Image: The Marshall Islands and Ambassador de Brum were nominated for pursuing a formal legal case against the world's nuclear-armed states for failing to meet their obligations under the NPT. Credit: Arms Control Association - Photo: 2017

Marshall Islands and Tony de Brum ‘2016 Arms Control Persons of the Year’

WASHINGTON, D.C. (IDN | INPS) – The Republic of the Marshall Islands and its former Foreign Minister, Tony de Brum, have been awarded the ‘2016 Arms Control Person of the Year’. Over 1,850 individuals from 63 countries participated in the selection.

Ten individuals and groups were nominated by the Arms Control Association (ACA) for their leadership in advancing effective arms control, nonproliferation, and disarmament solutions or for raising awareness of the threats posed by mass casualty weapons during the past year. The Nuclear Age Peace Foundation is a consultant to the Marshall Islands in their Nuclear Zero lawsuits.

The government of the Marshall Islands and Ambassador de Brum were nominated for pursuing a legal case at the International Court of Justice in The Hague against the world’s nuclear-armed nations for their failure to initiate nuclear disarmament negotiations in violation of Article VI of the 1968 nuclear Nonproliferation Treaty (NPT) and customary international law.

“The nomination of the Marshall Islands and Ambassador de Brum and the many votes they received reflects the concern and frustration expressed by many non-nuclear weapon states about the unacceptable consequences of nuclear weapons use, the slow pace of nuclear disarmament, and the growing risks of renewed global nuclear competition,” noted Kingston Reif, director of disarmament and threat reduction at the Arms Control Association.

The people of the Marshall Islands were subjected to 67 U.S. atmospheric nuclear test explosions from 1946 to 1958. The largest of these tests was 1,000 times stronger than the nuclear bomb dropped on Hiroshima in 1945 and resulted in immeasurable suffering and emotional and physical trauma to the islanders.

Tony de Brum, just nine years old at the time of the testing, said: “After seeing what mere testing of these terrible weapons of mass destruction can do to human beings, it makes sense for the Marshallese people to have implored the nuclear weapon states to begin the hard task of disarmament. All we ask is that this terrible threat be removed from our world.”

In October, the 16-member court issued their rulings which upheld the arguments of the nuclear states that the Court lacked jurisdiction in two 9-7 votes in the cases of India and Pakistan and in an 8-8 vote in the case of the UK. India, Pakistan, and the UK were the only states to participate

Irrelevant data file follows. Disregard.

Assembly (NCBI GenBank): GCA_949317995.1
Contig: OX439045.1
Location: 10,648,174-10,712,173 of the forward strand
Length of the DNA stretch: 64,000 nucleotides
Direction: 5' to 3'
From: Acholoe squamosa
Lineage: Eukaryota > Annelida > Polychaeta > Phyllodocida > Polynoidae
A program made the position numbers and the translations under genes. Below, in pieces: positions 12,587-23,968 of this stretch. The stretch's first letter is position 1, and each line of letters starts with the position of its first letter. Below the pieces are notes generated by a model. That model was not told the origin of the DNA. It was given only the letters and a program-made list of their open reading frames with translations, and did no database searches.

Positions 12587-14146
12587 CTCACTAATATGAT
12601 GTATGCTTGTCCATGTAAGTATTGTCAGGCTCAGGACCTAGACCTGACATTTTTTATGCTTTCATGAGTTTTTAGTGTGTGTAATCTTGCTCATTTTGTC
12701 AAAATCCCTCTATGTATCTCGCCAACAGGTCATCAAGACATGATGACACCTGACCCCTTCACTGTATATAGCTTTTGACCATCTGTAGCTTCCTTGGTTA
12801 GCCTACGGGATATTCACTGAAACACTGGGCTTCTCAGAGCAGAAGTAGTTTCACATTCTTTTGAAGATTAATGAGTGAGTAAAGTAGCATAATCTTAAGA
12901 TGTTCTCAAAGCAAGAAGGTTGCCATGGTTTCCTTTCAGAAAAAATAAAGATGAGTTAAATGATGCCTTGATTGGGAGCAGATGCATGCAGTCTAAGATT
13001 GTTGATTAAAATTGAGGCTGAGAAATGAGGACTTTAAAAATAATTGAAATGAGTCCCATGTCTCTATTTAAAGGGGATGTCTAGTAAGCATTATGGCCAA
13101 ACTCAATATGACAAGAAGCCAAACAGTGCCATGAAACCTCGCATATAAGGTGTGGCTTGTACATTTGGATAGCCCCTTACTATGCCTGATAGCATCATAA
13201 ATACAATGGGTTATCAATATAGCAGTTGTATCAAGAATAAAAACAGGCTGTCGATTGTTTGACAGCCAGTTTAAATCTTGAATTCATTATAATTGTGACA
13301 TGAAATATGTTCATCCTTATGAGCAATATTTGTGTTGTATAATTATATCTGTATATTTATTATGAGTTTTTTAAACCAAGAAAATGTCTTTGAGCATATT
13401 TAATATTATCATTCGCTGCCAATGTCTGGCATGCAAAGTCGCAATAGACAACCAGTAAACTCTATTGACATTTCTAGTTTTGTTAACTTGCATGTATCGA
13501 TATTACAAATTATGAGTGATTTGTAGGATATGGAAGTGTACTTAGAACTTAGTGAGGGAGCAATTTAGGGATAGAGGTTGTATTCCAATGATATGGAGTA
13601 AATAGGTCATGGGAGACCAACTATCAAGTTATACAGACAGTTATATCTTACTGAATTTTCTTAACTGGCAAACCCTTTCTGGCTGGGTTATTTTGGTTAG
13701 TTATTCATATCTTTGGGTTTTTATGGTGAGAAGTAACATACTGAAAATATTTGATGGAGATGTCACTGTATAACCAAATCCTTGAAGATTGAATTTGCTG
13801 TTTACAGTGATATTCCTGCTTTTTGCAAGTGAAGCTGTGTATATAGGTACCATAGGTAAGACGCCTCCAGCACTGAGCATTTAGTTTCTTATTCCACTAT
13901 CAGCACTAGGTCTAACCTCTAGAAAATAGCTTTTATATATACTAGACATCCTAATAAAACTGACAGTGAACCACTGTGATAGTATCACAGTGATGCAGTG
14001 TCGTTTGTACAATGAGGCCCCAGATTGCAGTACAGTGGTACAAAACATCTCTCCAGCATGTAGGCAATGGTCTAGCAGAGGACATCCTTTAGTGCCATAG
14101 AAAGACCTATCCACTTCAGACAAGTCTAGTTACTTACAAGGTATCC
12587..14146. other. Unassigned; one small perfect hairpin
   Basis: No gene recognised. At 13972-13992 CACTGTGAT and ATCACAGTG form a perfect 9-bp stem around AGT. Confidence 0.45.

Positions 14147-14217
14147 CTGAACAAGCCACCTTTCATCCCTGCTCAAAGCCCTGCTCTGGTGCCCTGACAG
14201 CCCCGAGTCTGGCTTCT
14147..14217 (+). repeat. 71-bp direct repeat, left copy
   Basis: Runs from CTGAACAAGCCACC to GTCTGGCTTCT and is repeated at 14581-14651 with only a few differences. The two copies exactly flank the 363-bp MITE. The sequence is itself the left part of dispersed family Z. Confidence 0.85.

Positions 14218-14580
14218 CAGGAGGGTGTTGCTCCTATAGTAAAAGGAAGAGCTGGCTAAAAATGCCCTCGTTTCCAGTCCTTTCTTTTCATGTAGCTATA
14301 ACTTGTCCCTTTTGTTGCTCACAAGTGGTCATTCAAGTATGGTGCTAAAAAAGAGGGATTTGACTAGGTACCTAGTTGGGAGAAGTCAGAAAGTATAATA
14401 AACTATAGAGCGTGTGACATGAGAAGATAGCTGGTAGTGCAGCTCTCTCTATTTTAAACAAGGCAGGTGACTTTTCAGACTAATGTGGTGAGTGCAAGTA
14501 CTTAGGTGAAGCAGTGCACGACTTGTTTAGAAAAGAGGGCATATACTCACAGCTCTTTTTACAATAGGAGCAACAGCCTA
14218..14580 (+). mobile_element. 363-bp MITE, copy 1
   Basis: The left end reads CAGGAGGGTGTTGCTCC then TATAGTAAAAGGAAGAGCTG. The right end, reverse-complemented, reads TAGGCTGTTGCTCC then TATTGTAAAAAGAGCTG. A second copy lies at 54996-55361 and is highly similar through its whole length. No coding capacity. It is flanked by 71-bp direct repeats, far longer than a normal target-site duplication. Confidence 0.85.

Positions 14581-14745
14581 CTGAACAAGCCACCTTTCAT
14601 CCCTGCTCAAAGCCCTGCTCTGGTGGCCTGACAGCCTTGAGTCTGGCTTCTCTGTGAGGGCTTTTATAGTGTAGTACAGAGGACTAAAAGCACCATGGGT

In the lawsuits because the other nuclear-armed states do not recognize the court’s compulsory jurisdiction to adjudicate disputes between states. Despite the court decisions, the cases brought the frustratingly slow pace of disarmament negotiations to the world’s attention.

David Krieger, President of the Nuclear Age Peace Foundation, a consultant to the Republic of the Marshall Islands in their lawsuits, commented: “We are proud and excited that Tony de Brum and the government of the Marshall Islands have received this important recognition for their courageous actions. They have demonstrated that when it comes to international security, small countries can make a big difference.” 

He continued, “I’ve known Tony de Brum for nearly fifty years and he has been persevering in the pursuit of peace and planetary well-being. He has been a passionate advocate for his people and the people of the world. He and the government of the Marshall Islands are most deserving of this award.”

The runner-up in the vote for the 2016 Arms Control Persons of the Year were the foreign ministers of Austria, Brazil, Ireland, Mexico, Nigeria, and South Africa. They had jointly secured adoption of UN Security Council resolution L.41 “to convene in 2017 a United Nations conference to negotiate a legally binding instrument to prohibit nuclear weapons, leading towards their total elimination.”
The second runner up was former U.S. Secretary of Defense William J. Perry for his continuing efforts to draw attention to the risk of renewed nuclear weapons competition and calling for restraint. Secretary Perry launched in 2016 a new online course on nuclear weapons and authored a new book, My Journey at the Nuclear Brink. A list of all 2016 nominees is available at
Previous winners of the “Arms Control Person of the Year” include include: Setsuko Thurlow and the Hibakusha of Hiroshima and Nagasaki, (2015); Austria’s Director for Arms Control, Nonproliferation, and Disarmament, Ambassador Alexander Kmentt (2014), Executive-Secretary of the CTBTO Lassina Zerbo (2013)Gen. James Cartwright (2012); reporter and activist Kathi Lynn Austin (2011); Kazakhstan’s Deputy Foreign Minister Kairat Umarov and Thomas D’Agostino, U.S. National Nuclear Security Administration Administrator (2010);Senator Richard Lugar (R-Ind.) (2009); Norway’s Foreign Minister Jonas Gahr Støre and his ministry’s Director-General for Security Policy and the High North Steffen Kongstad (2008); and U.S. Congressmen Peter Visclosky (D-Ind.) and David Hobson (R-Ohio) (2007). [IDN-InDepthNews – 12 January 2017]

Image: The Marshall Islands and Ambassador de Brum were nominated for pursuing a formal legal case against the world’s nuclear-armed states for failing to meet their obligations under the NPT. Credit: Arms Control Association

IDN is flagship of the International Press Syndicate.

Related Posts

Begin typing your search term above and press enter to search. Press ESC to cancel.

Back To Top